DEPARTMENT OF LABOR
MINE SAFETY AND HEALTH ADMINISTRATION
COAL MINE SAFETY AND HEALTH
REPORT OF INVESTIGATION
Underground Coal Mine
Fatal Fall of Roof Accident
August 10, 2005
Shoal Creek Mine
Drummond Company, Inc.
Jefferson County, Alabama
I.D. No. 01-02901
Russel A. Weekly
Mine Safety and Health Inspector
James R. Boyle, Jr.
Mine Safety and Health Administration
135 Gemini Circle, Suite 213, Birmingham, Alabama 35209
Richard A. Gates, District Manager
At approximately 8:00 p.m. on Thursday, August 10, a 54-year old continuous miner operator was fatally injured in a roof fall. The victim was struck by a 30-inch x 30-inch x 6-inch piece of roof rock that fell from between the rib and roof bolts. He was operating the continuous mining machine via radio remote control, while standing along the right rib, when the accident occurred. The victim died of his injuries on November 15, 2005. He had 1 year, 13 weeks experience in this occupation. The accident occurred because the mine operator failed to recognize the hazard and did not institute additional measures, such as additional support and/or scaling, to protect persons working or traveling in the area.
The Shoal Creek Mine, I.D. 01-02901, is owned and operated by Drummond Company, Inc. The mine is located in Jefferson County, Alabama, near the community of Adger.
The mine provides employment for 819 persons and operates 7 days per week, 3 shifts per day with production on all shifts. The mine produces an average of 12,000 clean tons per day. The miners are represented by the United Mine Workers of America (UMWA).
The mine operates in the Blue Creek coal seam, with a mining height that ranges from seven to twelve feet. When the accident occurred, the mine was operating seven mechanized mining units (MMU), six continuous mining machine units and one longwall unit.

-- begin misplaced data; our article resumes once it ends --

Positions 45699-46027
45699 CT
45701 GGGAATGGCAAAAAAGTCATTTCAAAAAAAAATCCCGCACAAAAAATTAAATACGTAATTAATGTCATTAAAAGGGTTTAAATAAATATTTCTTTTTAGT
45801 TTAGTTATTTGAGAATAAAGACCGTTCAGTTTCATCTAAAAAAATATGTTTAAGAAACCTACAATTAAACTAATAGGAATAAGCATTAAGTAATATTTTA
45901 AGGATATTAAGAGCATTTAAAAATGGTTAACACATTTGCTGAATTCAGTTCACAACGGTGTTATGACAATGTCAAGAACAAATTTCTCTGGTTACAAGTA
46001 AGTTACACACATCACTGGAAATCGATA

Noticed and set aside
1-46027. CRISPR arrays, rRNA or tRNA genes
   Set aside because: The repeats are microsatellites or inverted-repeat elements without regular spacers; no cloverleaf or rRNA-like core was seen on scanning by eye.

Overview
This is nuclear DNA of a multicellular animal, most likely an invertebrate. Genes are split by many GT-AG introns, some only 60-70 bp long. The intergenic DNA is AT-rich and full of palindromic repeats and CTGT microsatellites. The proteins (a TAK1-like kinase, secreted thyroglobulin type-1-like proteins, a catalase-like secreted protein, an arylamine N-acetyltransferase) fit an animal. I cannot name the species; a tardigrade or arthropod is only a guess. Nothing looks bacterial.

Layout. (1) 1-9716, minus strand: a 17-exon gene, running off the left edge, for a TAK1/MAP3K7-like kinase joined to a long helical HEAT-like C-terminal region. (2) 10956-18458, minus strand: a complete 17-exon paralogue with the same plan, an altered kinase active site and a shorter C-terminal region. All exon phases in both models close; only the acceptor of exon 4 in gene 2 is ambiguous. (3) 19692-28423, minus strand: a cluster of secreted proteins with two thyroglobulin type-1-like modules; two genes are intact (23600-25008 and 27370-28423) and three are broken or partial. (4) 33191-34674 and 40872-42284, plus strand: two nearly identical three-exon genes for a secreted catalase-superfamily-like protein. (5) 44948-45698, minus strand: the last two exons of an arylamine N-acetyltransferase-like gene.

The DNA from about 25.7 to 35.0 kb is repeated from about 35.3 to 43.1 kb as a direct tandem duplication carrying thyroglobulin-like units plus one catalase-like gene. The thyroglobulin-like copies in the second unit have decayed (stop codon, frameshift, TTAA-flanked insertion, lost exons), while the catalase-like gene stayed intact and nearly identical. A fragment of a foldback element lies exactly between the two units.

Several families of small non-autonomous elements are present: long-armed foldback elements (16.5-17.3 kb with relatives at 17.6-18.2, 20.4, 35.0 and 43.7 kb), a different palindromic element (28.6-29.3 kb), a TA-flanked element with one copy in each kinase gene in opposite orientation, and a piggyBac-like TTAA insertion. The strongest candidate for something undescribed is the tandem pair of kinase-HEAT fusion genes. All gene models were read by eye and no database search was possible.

The principal officials for the mine at the time of the accident were:
Richard Painter ............... General ManagerA Safety and Health Inspection was completed on June 30, 2005, and another was ongoing at the time of the accident. The Non-Fatal Days Lost (NFDL) injury incidence rate for the mine for the previous quarter was 7.14 compared to the national NFDL rate of 5.55.
Wesley Shoff ............... Director of Safety
DESCRIPTION OF THE ACCIDENT
On August 10, 2005, the evening shift began at 3:00 p.m. Tommy Humphries, victim/continuous mining machine (continuous miner) operator and the production crew entered the mine and traveled to the N-0 section to begin mining activities. The N-0 section was a continuous miner unit that was developing the three setup entries for the future N-longwall panel (Appendix B). Humphries and his helper, Brad Edwards, proceeded to the #1 entry to take over operation of the continuous miner. They were accompanied by Allen Patton, an experienced continuous miner operator who was assisting in the training of Edwards.
Mining operations proceeded normally. At approximately 7:00 p.m., the continuous miner was moved to the 2-right crosscut (Appendix C). The crosscut was mined during the previous shift and permanent roof support was installed during the current evening shift. Edwards went to eat, while Humphries operated the continuous miner. At approximately 8:00 p.m., Edwards returned to the 2-right crosscut. The continuous miner was on the left side of the entry. Humphries was operating the machine via radio remote-control, his back to the right rib, positioned between the 5th and 6th row of roof bolts (see OVERVIEW SKETCH). A piece of roof rock, with an estimated size of 30-inches x 30-inches x 6-inches, separated from the mine roof, struck Humphries against his head and back and knocked him down onto the mine floor.
Edwards and Patton went to Humphries aid and removed the rock. They were joined by the section foreman, William Bonner, who had been informed of the accident. Bonner instructed Edwards to go get first aid equipment, while he and Patton assisted Humphries. Humphries was conscious and talking, and complained of pain in his side. Humphries was placed on a backboard and taken to the section man-trip. They were met at the man-trip by the section coordinator, Robert Hart. Hart, a trained Emergency Medical Technician (EMT), examined Humphries, who complained of breathing difficulty. Hart then administered oxygen. Humphries was taken to the surface, and transported by ambulance to the University of Alabama at Birmingham Trauma Center (UAB).
Humphries condition stabilized and, on November 3, he was transferred from UAB to Montclair Baptist Medical Center Select Specialty Hospital for further rehabilitation. His condition worsened, and he died as a result of his injuries on November 15, 2005.
INVESTIGATION OF THE ACCIDENT